Sojourners believes Christians need to raise up the stories of the poor and powerless. Poverty needs to be back on the public agenda. Sojourners worked with an Emmy-award winning writer and producer to create a new film called The Line that reveals what poverty in America looks like today.

This 30-minute documentary features real people, their economic struggles, and their inspiring and creative responses to the challenges they face. This resource will help break through traditional political divides, foster honest dialogue, and re-focus our society on the common good.

The film will premiere at 8 p.m. EDT October 2, and we’re organizing viewing parties of The Line across the nation. It’ll be a powerful tool for your churches, communities, families, and organizations to use in raising awareness and fostering conversation about poverty’s effects and potential solutions.

I’m sharing the film’s trailer here in hopes that you’ll ask your friends, family, and community to host screenings. Additional details about the film and information on arranging a viewing can be found at www.thelinemovie.com.

This film is really good! I’m proud to be part of this Sojourners project. (And you get to see some footage of my Columbia Heights neighborhood.)

Africa Elects First Female Anglican Bishop

Bishop Ellinah N. Wamukoya of Swaziland

“Africa has elected its first female Anglican bishop. On 18 July 2012 an Elective Assembly meeting in Mbabane elected the Rev. Ellinah Wamukoya as fifth Bishop of the Diocese of Swaziland.

Bishop-elect Wamukoya (61) will be the first female Anglican bishop in Africa and the continent’s third female bishop of a mainline church – in 2001 Bishop Purity Malinga was elected the Methodist bishop of South Africa, and in 2008 the Rt. Rev. Joaquina Nhanala was elected the Methodist bishop of Mozambique.

Educated at the University of Botswana, Lesotho and Swaziland, the new bishop has exercised a bi-vocational ministry. She serves as Anglican chaplain at the University of Swaziland and at St Michael’s High School in Manzini. Bishop-elect Wamukoya is also the Town Clerk and CEO of the City Council of the town of Manzini and is a skilled and seasoned financial administrator.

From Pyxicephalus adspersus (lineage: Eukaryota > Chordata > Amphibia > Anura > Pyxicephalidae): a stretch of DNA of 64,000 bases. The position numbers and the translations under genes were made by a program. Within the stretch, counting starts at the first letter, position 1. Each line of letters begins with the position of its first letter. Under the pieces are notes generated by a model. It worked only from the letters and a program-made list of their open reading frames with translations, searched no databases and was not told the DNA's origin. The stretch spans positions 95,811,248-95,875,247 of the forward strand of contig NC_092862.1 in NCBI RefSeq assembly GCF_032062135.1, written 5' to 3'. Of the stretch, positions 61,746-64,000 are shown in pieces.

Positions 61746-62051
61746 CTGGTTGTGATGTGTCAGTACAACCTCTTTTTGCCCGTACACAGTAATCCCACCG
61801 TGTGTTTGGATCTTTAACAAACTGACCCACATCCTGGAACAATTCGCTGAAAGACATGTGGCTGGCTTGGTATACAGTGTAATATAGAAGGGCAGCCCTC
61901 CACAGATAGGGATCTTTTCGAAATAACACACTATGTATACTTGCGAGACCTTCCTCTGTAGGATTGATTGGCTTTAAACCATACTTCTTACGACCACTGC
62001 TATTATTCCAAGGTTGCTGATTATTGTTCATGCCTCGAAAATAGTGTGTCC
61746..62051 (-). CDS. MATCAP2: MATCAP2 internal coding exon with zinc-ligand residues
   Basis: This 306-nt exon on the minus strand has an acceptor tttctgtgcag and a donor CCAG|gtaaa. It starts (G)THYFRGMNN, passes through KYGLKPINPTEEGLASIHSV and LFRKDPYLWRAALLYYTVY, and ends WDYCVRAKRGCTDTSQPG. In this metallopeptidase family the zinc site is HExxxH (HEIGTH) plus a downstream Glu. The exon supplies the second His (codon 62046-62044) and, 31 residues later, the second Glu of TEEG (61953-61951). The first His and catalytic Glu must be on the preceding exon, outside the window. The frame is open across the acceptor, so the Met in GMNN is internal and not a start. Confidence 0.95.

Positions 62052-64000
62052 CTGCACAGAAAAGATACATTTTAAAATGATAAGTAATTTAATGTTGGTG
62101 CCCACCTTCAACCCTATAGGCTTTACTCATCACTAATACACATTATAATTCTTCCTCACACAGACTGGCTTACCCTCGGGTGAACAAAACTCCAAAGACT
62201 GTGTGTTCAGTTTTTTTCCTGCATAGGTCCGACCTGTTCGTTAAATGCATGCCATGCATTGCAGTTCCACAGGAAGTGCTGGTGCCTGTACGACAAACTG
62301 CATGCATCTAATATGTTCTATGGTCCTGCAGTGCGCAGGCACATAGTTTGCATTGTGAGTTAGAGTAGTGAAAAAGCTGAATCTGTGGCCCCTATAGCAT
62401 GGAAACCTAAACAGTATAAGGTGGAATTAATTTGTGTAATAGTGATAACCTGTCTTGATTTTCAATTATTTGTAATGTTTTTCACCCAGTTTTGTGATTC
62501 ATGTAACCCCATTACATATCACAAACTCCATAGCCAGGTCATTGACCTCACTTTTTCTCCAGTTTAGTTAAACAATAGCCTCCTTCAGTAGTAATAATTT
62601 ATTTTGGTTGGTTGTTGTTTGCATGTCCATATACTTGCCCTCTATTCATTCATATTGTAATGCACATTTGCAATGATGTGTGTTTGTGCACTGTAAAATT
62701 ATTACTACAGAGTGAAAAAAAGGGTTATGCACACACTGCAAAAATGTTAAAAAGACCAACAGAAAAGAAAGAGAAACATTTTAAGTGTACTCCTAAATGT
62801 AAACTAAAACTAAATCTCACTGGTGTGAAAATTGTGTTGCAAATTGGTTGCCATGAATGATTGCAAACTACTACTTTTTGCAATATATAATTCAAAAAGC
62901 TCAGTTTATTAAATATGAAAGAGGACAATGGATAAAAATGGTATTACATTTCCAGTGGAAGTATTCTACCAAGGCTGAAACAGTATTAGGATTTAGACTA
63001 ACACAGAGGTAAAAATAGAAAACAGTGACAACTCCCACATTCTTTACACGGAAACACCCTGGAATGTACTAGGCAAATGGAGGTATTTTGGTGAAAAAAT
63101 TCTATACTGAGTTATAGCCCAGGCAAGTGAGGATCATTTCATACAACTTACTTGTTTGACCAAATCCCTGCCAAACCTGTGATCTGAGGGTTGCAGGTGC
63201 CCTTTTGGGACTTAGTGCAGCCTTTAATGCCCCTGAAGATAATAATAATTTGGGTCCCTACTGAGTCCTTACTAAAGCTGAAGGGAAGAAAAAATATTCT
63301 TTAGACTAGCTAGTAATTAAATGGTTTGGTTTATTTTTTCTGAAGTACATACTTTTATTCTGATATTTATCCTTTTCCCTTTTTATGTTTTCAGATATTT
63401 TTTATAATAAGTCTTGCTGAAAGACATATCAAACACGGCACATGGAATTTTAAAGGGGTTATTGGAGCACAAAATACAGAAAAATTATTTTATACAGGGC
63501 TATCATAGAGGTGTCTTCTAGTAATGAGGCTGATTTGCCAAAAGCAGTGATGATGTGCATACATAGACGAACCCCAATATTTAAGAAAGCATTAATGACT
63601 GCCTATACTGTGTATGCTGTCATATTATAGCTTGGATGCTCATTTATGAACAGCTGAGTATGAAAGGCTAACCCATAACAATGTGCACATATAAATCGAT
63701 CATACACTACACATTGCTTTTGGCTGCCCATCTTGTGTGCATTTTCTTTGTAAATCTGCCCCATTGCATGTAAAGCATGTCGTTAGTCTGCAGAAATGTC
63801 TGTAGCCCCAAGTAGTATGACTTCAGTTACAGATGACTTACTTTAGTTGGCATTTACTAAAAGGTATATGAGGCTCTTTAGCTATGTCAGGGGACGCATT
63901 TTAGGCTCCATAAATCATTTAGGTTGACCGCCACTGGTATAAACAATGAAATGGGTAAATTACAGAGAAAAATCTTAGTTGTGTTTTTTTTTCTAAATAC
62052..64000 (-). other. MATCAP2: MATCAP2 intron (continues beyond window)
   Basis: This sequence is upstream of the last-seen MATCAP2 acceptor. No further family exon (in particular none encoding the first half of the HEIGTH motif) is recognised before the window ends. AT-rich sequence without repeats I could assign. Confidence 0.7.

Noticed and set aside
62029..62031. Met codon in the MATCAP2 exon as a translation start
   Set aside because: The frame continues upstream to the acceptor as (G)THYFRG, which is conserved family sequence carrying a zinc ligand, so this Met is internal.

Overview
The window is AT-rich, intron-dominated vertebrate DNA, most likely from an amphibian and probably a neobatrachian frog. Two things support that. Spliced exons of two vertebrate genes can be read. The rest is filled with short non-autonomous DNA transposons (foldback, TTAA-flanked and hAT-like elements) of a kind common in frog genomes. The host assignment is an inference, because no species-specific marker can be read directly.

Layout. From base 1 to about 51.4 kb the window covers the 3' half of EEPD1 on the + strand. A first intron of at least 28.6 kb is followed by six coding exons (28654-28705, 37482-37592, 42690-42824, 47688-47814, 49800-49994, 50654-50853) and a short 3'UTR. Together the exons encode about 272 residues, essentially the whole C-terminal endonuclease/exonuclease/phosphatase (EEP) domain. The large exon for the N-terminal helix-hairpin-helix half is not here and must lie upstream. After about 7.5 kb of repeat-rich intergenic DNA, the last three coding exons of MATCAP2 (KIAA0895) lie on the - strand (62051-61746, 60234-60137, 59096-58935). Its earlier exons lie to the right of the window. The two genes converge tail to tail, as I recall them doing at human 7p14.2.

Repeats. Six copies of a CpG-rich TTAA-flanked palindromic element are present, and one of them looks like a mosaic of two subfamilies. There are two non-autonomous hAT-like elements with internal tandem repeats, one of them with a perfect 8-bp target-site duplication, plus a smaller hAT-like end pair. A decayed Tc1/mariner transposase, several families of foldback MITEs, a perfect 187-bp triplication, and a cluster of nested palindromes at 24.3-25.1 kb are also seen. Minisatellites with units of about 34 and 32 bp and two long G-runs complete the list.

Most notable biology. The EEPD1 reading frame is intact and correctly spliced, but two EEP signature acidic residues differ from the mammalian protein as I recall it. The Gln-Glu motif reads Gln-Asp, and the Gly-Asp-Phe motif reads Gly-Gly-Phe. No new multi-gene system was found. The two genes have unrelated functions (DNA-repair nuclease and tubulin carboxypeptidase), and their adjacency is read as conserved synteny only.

The new bishop enters the stage at a difficult moment in the political and ecclesial life of Swaziland. Her predecessor, the Rt. Rev. Meshack Mabuza has been a sharp critic of King Mswati III, the last absolute monarch in sub-Saharan Africa. King Mswati has ruled the landlocked mountain kingdom since 1986 and has been denounced by church and civil society leaders for mismanagement of the economy. The king also has earned a public image as a profligate ruler unconcerned with his subjects’ poverty. …”

Read more at Anglican Ink.

Thousands Occupy Wall Street; Bronze Bull Needs Police Protection

“He who oppresses the poor to increase his wealth and he who gives gifts to the rich – both come to poverty.”–Proverbs 22:16

On Sunday, more than a thousand demonstrators occupied Wall Street in New York City to draw attention to Wall Street’s criminal behavior and call for structural economic reforms, reports Zaid Jilani.

“People have a very simple reason to be angry — because Wall Street’s actions made tens of millions of people dramatically poorer through no fault of their own. In 2010, the International Monetary Fund and World Bank conducted studies of the effects of the global recession — caused largely by Wall Street financial instruments that were poorly regulated by government policies — and found that the recession threw 64 million people [worldwide] into extreme poverty.” Watch this short video below for a great quote from 9-year-old Sam Kessler!

The International Monetary Fund estimates that the global economy contracted by 0.6 per cent in 2009 and the implications of this have been severe for many. Economic growth in developing countries was only 1.7 per cent in 2009 compared with 8.1 per cent in 2007. However, if China and India are excluded, the economies of developing countries actually contracted by 1.8 per cent. The World Bank has estimated that an additional 64 million people will be living in extreme poverty on less than US$1.25 a day by the end of 2010 as a result of the global recession.

The question is, why aren’t even more people in the streets of the financial district in New York City?

Caf-Pow! NCIS’ Goth Grrrrl on Prayer and God

Here’s yet another reason we love NCIS‘ punk-forensic-grrrrl Abby. She’s Methodist.

NCIS is a classic American “police procedural.” The JAG spin-off is now one of America’s most watched dramas. NCIS’ winning formula involves comic elements, ensemble acting, and character-driven plots.